Basic Insights in Vector Calculus provides an introduction to three famous theorems of vector calculus, Green's theorem, Stokes' theorem and the divergence theorem (also known as Gauss's theorem). Material is presented so that results emerge in a natural way. As in classical physics, we begin with descriptions of flows.The book will be helpful for undergraduates in Science, Technology, Engineering and Mathematics, in programs that require vector calculus. At the same time, it also provides some of the mathematical background essential for more advanced contexts which include, for instance, the physics and engineering of continuous media and fields, axiomatically rigorous vector analysis, and the mathematical theory of differential forms.There is a Supplement on mathematical understanding. The approach invites one to advert to one's own experience in mathematics and, that way, identify elements of understanding that emerge in all levels of learning and teaching.Prerequisites are competence in single-variable calculus. Some familiarity with partial derivatives and the multi-variable chain rule would be helpful. But for the convenience of the reader we review essentials of single- and multi-variable calculus needed for the three main theorems of vector calculus.Carefully developed Problems and Exercises are included, for many of which guidance or hints are provided.
Discover the clear approach and learning support you need to truly understand calculus with MULTIVARIABLE CALCULUS, 12th Edition by award-winning authors Larson and Edwards. This edition effectively presents and demonstrates the concepts and rules of calculus using a thoroughly updated and refined learning experience specifically designed to remove any typical barriers to learning. New Big Ideas of Calculus notes present the overarching ideas behind chapter topics to place the principles you're learning within a meaningful context. Annotated examples and Concept Checks further reinforce your understanding. A variety of exercises, including visually driven exercises, provide the resources you need to develop a deeper conceptual understanding of calculus. Important Notice: Media content referenced within the product description or the product text may not be available in the ebook version.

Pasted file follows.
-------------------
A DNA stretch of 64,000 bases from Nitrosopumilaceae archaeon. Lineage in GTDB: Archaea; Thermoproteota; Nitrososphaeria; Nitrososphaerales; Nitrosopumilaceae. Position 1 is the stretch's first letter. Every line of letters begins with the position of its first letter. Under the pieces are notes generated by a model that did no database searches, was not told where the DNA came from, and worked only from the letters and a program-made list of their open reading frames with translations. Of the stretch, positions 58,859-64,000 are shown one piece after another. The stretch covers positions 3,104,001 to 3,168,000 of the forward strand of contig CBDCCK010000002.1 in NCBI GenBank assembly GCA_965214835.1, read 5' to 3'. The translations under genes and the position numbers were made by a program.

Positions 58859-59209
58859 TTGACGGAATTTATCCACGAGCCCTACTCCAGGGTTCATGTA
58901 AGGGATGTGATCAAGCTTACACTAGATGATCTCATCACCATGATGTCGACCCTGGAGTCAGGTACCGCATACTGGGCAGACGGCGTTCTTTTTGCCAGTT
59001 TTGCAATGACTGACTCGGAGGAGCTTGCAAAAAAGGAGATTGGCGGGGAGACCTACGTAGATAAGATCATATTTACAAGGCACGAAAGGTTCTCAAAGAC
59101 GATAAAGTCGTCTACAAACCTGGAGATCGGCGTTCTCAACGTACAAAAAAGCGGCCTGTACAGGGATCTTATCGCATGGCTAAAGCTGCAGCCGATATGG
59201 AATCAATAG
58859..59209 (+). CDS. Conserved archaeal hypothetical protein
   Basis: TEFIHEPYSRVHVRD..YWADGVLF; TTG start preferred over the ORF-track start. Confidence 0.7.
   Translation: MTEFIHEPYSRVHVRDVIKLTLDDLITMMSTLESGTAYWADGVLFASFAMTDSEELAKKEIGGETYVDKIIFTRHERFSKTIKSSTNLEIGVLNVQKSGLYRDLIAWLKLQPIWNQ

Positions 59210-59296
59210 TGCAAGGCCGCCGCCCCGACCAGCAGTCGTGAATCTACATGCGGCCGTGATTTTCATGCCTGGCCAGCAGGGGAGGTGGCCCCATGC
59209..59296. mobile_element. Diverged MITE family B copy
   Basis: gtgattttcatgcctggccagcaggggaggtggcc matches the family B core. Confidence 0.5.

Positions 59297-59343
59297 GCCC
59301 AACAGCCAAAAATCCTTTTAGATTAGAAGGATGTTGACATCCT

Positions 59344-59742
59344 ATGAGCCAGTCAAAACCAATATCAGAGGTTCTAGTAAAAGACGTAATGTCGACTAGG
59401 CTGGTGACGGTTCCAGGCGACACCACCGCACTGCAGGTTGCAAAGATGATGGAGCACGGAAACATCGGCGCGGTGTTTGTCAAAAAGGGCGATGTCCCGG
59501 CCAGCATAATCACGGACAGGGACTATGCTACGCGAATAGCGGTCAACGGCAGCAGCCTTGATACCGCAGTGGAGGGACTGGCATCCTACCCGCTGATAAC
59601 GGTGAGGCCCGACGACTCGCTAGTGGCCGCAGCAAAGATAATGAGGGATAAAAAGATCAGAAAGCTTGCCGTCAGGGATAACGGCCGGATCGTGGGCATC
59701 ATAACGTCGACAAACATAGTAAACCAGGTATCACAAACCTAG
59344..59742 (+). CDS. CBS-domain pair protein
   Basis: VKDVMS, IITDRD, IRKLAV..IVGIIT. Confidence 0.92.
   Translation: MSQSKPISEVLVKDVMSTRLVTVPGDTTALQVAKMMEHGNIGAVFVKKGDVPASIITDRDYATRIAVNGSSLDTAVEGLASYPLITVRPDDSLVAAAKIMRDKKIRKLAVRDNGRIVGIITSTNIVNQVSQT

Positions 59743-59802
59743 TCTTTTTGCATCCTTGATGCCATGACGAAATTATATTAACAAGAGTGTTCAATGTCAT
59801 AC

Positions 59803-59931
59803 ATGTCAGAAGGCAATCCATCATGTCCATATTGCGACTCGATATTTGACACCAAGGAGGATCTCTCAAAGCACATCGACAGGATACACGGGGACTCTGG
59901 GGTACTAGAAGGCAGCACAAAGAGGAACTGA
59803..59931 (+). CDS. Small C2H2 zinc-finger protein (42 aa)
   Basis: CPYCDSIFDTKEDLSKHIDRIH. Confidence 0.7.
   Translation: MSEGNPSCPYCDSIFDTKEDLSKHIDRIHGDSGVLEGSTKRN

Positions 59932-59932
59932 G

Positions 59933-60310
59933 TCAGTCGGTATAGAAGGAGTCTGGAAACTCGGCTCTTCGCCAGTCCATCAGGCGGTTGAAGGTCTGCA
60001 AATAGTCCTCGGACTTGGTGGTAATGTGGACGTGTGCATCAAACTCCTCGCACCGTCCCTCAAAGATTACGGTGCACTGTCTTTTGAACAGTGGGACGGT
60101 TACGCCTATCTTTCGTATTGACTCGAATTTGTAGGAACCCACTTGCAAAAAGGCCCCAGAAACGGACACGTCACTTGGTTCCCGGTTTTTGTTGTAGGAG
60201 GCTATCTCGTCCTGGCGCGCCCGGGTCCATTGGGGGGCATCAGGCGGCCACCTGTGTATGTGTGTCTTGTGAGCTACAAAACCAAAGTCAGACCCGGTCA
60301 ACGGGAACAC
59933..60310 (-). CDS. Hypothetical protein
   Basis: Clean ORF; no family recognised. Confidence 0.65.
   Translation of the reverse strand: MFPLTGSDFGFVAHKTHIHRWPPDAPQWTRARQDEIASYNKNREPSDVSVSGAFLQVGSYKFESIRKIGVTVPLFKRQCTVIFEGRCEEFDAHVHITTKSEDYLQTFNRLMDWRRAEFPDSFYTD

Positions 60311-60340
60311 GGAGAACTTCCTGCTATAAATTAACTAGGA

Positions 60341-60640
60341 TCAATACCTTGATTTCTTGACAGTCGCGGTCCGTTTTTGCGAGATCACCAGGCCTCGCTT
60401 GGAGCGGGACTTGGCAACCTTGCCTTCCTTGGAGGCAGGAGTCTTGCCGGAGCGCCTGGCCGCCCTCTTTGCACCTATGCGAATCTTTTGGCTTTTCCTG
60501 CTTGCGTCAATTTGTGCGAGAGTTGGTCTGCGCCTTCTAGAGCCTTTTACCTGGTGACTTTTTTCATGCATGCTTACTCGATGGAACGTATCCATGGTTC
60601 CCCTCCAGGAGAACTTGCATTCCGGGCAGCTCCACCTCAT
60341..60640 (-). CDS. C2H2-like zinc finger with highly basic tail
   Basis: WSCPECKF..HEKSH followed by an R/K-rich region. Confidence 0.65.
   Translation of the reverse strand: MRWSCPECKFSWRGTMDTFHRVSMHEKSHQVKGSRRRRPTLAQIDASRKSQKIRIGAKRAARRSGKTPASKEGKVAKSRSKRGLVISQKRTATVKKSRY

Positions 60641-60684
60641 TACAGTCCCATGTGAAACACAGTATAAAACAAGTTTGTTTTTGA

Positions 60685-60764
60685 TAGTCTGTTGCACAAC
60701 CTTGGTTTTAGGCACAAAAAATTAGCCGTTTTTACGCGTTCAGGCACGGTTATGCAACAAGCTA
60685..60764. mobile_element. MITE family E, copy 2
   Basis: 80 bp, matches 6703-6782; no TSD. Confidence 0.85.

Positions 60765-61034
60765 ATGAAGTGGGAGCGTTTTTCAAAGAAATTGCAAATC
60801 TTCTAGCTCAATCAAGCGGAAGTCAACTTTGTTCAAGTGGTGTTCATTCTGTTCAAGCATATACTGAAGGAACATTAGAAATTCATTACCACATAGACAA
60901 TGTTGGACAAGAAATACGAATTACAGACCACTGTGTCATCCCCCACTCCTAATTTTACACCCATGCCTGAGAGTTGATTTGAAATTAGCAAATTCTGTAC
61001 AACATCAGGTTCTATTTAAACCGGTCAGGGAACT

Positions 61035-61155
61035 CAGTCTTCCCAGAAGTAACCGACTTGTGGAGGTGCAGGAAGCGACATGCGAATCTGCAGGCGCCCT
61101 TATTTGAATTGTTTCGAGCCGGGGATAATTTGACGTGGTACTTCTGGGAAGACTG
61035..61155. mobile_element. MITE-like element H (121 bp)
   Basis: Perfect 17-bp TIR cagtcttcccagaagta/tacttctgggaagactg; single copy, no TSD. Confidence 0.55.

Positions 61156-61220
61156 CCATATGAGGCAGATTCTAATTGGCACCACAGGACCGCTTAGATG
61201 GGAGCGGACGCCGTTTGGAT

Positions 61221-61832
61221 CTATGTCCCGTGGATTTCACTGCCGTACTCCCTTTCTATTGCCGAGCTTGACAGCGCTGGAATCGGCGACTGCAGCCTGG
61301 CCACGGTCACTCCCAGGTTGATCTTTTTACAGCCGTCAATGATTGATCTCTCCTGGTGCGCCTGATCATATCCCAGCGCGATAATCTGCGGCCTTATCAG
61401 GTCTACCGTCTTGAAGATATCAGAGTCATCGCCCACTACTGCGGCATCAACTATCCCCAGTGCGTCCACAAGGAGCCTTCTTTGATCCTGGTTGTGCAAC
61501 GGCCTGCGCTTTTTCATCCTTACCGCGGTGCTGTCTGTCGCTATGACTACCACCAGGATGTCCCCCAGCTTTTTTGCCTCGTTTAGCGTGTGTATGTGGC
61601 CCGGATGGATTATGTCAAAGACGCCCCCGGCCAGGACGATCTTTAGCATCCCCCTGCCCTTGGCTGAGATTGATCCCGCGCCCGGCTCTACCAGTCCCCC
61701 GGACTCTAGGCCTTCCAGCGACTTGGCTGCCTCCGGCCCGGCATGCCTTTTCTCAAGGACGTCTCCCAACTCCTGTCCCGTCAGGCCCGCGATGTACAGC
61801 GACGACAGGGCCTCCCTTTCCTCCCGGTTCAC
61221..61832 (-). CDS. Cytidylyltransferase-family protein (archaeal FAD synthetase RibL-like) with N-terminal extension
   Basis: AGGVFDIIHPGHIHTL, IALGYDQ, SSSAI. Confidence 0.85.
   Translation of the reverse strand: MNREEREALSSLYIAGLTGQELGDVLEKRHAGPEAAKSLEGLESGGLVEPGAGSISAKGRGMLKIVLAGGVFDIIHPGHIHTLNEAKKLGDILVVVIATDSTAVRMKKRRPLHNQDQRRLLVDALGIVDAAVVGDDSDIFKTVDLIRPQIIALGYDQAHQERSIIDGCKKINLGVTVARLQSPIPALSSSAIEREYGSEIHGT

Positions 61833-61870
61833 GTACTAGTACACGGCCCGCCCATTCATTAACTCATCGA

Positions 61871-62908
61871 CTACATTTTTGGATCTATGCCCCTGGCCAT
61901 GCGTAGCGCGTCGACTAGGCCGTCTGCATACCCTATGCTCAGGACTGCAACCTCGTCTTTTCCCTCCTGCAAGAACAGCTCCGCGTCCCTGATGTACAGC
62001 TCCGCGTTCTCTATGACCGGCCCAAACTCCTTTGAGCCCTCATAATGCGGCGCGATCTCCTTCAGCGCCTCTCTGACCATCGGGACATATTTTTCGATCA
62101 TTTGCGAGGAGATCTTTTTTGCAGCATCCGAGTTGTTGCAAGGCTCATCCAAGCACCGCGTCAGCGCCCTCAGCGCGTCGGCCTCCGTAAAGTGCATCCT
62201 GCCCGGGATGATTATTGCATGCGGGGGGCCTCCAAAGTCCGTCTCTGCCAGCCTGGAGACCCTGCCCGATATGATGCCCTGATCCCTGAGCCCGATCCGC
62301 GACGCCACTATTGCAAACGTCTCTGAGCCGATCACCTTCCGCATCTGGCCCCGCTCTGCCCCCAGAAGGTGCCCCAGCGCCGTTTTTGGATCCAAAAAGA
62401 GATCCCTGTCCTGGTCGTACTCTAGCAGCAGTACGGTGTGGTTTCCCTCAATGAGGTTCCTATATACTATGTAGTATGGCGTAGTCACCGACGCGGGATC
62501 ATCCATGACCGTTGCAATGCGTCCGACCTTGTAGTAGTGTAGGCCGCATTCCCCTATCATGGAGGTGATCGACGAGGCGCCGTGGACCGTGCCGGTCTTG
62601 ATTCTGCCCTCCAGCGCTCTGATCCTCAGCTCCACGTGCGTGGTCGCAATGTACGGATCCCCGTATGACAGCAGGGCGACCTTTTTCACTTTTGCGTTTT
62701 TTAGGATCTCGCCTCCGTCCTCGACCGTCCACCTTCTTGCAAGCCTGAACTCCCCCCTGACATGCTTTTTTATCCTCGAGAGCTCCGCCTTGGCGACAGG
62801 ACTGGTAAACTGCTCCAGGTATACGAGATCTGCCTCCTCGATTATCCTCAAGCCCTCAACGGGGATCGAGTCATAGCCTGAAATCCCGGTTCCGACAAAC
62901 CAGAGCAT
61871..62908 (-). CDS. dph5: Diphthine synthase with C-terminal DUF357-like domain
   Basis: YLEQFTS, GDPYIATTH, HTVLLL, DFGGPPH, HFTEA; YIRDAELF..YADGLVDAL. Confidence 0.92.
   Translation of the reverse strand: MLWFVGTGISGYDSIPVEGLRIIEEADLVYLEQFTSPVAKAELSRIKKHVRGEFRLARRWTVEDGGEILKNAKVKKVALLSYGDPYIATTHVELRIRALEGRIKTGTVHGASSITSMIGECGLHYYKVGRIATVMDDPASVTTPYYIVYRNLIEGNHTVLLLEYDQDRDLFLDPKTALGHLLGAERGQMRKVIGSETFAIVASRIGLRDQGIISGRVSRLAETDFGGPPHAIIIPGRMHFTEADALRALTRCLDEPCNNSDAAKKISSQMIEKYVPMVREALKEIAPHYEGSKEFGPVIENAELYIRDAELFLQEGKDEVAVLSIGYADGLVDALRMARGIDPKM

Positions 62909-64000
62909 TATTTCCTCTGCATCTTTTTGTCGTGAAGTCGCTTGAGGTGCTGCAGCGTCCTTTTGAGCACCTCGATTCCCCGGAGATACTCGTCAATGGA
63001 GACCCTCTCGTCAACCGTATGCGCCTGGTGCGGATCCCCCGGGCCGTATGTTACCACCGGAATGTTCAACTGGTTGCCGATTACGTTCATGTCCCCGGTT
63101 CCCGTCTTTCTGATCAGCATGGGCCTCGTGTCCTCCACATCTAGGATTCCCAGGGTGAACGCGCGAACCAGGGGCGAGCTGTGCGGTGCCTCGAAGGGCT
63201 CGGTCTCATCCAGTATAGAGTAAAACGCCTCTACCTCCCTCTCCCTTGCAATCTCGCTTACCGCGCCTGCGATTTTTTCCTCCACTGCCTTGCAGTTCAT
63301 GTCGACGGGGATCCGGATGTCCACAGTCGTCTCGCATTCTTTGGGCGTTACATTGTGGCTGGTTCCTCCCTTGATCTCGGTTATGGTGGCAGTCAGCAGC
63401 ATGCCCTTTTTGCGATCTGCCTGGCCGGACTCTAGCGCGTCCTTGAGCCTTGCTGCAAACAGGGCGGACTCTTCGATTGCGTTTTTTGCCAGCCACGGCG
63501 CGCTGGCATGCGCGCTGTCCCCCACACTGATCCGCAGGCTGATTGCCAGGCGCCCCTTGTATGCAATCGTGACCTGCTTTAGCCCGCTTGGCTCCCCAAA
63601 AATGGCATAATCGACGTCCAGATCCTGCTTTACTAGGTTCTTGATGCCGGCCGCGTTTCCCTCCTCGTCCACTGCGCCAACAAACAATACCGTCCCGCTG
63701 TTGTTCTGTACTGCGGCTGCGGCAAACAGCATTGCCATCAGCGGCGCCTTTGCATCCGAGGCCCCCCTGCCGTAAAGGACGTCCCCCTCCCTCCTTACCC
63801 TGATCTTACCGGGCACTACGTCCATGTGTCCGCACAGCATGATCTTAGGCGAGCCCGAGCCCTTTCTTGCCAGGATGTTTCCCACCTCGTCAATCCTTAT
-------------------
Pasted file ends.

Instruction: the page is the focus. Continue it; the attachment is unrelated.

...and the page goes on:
Separation of the elements of classical mechanics into kinematics and dynamics is an uncommon tutorial approach, but the author uses it to advantage in this two-volume set. Students gain a mastery of kinematics first – a solid foundation for the later study of the free-body formulation of the dynamics problem. A key objective of these volumes, which present a vector treatment of the principles of mechanics, is to help the student gain confidence in transforming problems into appropriate mathematical language that may be manipulated to give useful physical conclusions or specific numerical results. In the first volume, the elements of vector calculus and the matrix algebra are reviewed in appendices. Unusual mathematical topics, such as singularity functions and some elements of tensor analysis, are introduced within the text. A logical and systematic building of well-known kinematic concepts, theorems, and formulas, illustrated by examples and problems, is presented offering insights into both fundamentals and applications. Problems amplify the material and pave the way for advanced study of topics in mechanical design analysis, advanced kinematics of mechanisms and analytical dynamics, mechanical vibrations and controls, and continuum mechanics of solids and fluids. Volume I of Principles of Engineering Mechanics provides the basis for a stimulating and rewarding one-term course for advanced undergraduate and first-year graduate students specializing in mechanics, engineering science, engineering physics, applied mathematics, materials science, and mechanical, aerospace, and civil engineering. Professionals working in related fields of applied mathematics will find it a practical review and a quick reference for questions involving basic kinematics.
For one semester, sophomore-level courses in Vector Calculus and Multivariable Calculus. This brief book presents an accessible treatment of multivariable calculus with an early emphasis on linear algebra as a tool. The organization of the text draws strong analogies with the basic ideas of elementary calculus (derivative, integral, and fundamental theorem). Traditional in approach, it is written with an assumption that the student may have computing facilities for two- and three-dimensional graphics, and for doing symbolic algebra.